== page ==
Outsourcing reached the shores of India in the form of IT. It was first proposed to start the IT parks in the state (Kerala) I belong to, but the ruling state communist party rejected it (for reasons they only know). That’s how Bangalore got to grab it all. Most of the IT parks now stand on lands that were paddy fields not so long ago. And what did it do to the city? Bangalore was a pristine place and a honeymoon location with a summer temperature of 17-18 degrees. Now there are hardly any trees, summer temperatures have doubled, real estate prices are unreal and the city is struggling with a burgeoning population. IT outsourcing had it’s most profound influence on Indian education system. There was a time when IT was the only way forward no matter what people’s educational background was. And what work was getting outsourced? Government projects need security clearence so they cannot be outsourced, R&D projects need the right facilities so they cannot be outsourced, then there is work that companies do not want to outsource. So what gets outsourced eventually is work that local people wouldn’t want to do and companies can get the work done by paying a 5th of what they would have to pay locally. The scenario has changed completely, post 2008. Every time a company faces trouble, it’s IT they paralyze first. When all of the western economies went down in a heap, new work trickled and came to a stop. Indian IT companies continue to make a windfall with revenues, but that’s only because of faltering Indian economy and currency. Now, to stabilize western markets and create jobs, reverse sourcing of jobs has started. Big Indian IT companies had the opportunity to invest in India and develop the Indian market, but they chose to remain dependent on the inflow of foreign currency which is going to wane and trickle down with time.

Outsourcing has had it’s positive impact on the world. It has torn down the gap between developed and developing countries considerably. From the time when China was the main supplier of workers for manufacturing western goods, today China has bought the largest number of US treasury bonds. IT has brought a diverse India closer and fuelled development across the country. But along the way, outsourcing did lose it’s relevance. Outsourcing was about cutting cost when it started off and that thought never changed or evolved with time. People who worked on outsourced projects became skilled workers with time, by learning new technologies, by following standard processes and procedures and by improving their communication skills. A large pool of talent got created, but I am yet to see a company that projects it’s people as it’s true strength more than it’s ability to cut costs for the clients. Industry says people switch companies for money or they change companies to change their managers, but I believe the truth is that people do not get the value or the appreciation they deserve and all they can find solace is in seeking more money. Companies have always sought to use outsourcing as a tool to cut costs and now companies are having to reverse source just to create jobs in their homelands, even though the local employees may not be as skilled as the people who were working through the outsourcing companies.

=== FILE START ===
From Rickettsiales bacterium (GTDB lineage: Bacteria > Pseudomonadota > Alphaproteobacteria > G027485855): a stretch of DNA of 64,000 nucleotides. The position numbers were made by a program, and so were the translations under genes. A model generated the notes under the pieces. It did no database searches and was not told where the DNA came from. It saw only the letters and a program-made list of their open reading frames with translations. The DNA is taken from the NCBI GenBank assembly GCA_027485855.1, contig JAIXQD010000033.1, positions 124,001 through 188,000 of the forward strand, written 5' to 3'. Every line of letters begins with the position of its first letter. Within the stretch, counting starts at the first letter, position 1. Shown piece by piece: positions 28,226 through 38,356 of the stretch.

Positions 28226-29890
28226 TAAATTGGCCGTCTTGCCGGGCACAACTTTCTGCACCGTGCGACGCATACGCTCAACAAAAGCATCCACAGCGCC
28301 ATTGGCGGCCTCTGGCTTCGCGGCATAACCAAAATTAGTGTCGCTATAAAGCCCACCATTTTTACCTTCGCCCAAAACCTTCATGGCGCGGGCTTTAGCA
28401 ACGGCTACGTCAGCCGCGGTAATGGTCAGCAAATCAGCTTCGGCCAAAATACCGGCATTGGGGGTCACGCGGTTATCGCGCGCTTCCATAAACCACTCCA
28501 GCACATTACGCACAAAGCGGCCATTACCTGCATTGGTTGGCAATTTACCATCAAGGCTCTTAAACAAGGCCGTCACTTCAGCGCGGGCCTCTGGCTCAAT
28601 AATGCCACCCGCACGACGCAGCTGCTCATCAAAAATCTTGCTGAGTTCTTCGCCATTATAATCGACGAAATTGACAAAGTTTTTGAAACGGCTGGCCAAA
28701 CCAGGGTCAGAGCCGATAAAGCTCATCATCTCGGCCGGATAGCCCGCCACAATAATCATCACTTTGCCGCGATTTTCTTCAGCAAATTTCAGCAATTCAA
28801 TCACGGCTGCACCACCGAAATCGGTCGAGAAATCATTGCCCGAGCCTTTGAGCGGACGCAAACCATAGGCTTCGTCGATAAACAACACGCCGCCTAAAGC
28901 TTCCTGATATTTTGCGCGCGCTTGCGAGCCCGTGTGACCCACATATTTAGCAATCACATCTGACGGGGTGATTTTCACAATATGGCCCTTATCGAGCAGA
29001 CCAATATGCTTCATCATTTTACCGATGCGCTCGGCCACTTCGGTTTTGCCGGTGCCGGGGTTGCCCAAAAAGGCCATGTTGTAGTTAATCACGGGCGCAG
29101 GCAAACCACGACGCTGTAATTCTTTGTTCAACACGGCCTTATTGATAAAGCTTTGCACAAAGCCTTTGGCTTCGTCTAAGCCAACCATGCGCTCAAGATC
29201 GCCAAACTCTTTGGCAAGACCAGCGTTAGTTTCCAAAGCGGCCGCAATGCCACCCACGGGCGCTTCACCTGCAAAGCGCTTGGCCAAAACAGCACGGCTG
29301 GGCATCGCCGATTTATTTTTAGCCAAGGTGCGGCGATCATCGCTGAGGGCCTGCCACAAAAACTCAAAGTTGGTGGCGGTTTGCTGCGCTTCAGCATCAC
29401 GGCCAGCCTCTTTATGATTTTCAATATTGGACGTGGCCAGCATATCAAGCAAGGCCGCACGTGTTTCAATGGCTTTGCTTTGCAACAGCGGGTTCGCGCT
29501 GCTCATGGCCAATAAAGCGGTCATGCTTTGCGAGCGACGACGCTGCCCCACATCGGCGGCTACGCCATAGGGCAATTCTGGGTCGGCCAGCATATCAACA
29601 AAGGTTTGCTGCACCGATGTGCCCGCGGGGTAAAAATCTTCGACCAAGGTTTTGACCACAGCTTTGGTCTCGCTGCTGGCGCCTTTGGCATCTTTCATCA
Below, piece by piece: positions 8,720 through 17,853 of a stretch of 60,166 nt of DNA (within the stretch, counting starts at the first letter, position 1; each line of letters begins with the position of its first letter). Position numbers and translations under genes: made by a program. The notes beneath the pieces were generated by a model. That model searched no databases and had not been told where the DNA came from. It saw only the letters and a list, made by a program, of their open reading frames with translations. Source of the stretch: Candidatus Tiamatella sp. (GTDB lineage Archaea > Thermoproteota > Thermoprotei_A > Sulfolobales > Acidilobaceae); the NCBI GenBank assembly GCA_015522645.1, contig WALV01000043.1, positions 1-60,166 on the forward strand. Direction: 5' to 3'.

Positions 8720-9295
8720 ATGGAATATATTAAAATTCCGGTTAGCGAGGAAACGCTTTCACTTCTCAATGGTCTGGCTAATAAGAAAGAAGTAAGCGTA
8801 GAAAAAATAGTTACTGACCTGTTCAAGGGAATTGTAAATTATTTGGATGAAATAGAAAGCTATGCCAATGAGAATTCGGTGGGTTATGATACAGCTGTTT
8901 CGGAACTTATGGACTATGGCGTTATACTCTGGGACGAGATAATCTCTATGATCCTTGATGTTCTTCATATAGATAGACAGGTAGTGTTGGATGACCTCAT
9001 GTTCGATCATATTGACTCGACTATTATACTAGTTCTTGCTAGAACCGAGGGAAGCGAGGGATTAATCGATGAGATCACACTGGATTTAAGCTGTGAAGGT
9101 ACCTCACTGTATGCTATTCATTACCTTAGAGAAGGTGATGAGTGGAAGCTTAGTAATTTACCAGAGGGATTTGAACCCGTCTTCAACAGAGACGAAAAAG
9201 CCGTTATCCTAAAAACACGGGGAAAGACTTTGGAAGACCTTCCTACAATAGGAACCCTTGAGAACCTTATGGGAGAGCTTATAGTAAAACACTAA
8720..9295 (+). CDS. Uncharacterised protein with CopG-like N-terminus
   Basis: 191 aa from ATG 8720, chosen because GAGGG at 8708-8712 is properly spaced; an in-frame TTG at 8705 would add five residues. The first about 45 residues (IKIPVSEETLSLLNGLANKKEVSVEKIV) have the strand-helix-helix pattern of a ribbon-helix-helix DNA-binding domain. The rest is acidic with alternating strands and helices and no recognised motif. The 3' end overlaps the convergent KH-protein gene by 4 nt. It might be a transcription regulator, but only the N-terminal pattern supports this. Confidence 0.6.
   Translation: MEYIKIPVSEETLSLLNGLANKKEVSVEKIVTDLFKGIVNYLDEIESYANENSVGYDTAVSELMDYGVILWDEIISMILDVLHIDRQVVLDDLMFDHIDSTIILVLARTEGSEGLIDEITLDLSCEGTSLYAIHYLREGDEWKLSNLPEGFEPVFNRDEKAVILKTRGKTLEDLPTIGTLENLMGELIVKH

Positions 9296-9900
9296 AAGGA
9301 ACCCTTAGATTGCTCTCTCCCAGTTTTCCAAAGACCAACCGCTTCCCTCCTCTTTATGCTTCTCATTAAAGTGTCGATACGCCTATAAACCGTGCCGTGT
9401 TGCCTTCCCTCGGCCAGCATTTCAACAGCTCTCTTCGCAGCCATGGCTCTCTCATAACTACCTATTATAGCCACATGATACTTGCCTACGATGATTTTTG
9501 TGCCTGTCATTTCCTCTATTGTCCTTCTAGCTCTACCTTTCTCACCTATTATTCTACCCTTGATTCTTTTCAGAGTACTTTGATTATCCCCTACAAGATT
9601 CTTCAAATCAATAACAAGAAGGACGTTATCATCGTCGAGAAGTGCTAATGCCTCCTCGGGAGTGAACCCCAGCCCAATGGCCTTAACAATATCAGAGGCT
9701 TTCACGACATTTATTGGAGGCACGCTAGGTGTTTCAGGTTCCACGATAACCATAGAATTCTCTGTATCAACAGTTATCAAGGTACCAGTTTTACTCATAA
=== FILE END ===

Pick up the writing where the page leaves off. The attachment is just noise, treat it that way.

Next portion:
Too much has been outsourced for it to be culled completely. But outsourcing has definitely lost it’s sheen and shine and is fast losing relevance in the face of a world that is rearranging itself post 2008. Outsourcing has spread to other south east asian countries. Bangalore is still the Silicon valley of the East, but it is no longer the womb where all outsourced work comes to life. Companies are increasingly choosing to retain their corporate office in Bangalore and spread execution of work to second tier cities across India. The eastern side of China has developed significantly and is as good as any developed country. Now development is rapidly expanding to other parts of the country. So China will no longer will be a preferred destination for outsourcing in the coming years. I believe outsourcing has to evolve from a cost cutting to a quality seeking venture, to stay relevant, especially when the arena for business duels is the whole world and no longer countries or continents. Businesses do not need to cut cost on everything and outsourcing can be used as a great way to show how spending can be optimized. Changing laws of governments, evolving needs of people, dynamic and unpredictable nature of business environment, all adds to the complexity and here is where outsourcing will rise up again or go down eventually.